How to make your employees happy in your workplace and ultimately hang on to the best ones.
By Marty McGhie
One of my college professors once told our accounting class that every company has some very valuable assets that will never show up on the balance sheet. “Could anyone venture a guess as to what these might be?” he asked.
After a few errant answers and many furrowed brows on our part, the professor revealed the assets he was referring to: the company’s employees. “Even though they have zero net value on the books,” he said, “in actuality its employees are the most valuable assets a company can have.”
Now, jump ahead to the present day. We have officially been “post-recession” for a couple of years, and it’s safe to say that employees are much more willing to take chances on finding better employment if they aren’t satisfied with their current job. I’m guessing that many of you have felt the pain of losing a great employee – but have been caught off-guard by the loss because you thought they were perfectly happy working for you.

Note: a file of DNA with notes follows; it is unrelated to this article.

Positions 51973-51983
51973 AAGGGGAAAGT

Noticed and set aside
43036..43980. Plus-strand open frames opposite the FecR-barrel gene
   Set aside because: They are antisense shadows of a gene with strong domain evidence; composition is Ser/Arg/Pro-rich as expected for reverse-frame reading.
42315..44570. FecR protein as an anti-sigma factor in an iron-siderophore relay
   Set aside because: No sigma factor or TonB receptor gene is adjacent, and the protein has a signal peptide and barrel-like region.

So in an effort to avoid that pain, let’s discuss how you can make your employees happy in your workplace and ultimately hang on to the best ones.
First, though, consider what’s most important to your employees. In the recent Society of Human Resources Management’s annual survey (shrm.org), respondents indicated several factors that were most important in creating the highest job satisfaction. In order of importance, they reported these to be:
* Opportunities to use skills and abilities;
* Job security;
* Communication between employees and senior management; and
* Relationship with immediate supervisor.
What’s important to take away from this survey is that if you wish to create a workplace where people want to stay and perhaps build their career, you do have to pay them appropriately – but there’s more to creating a positive work environment and retaining your best staff than just their salaries. So let’s look at compensation and two other contributing factors I’ve found to be particularly critical.
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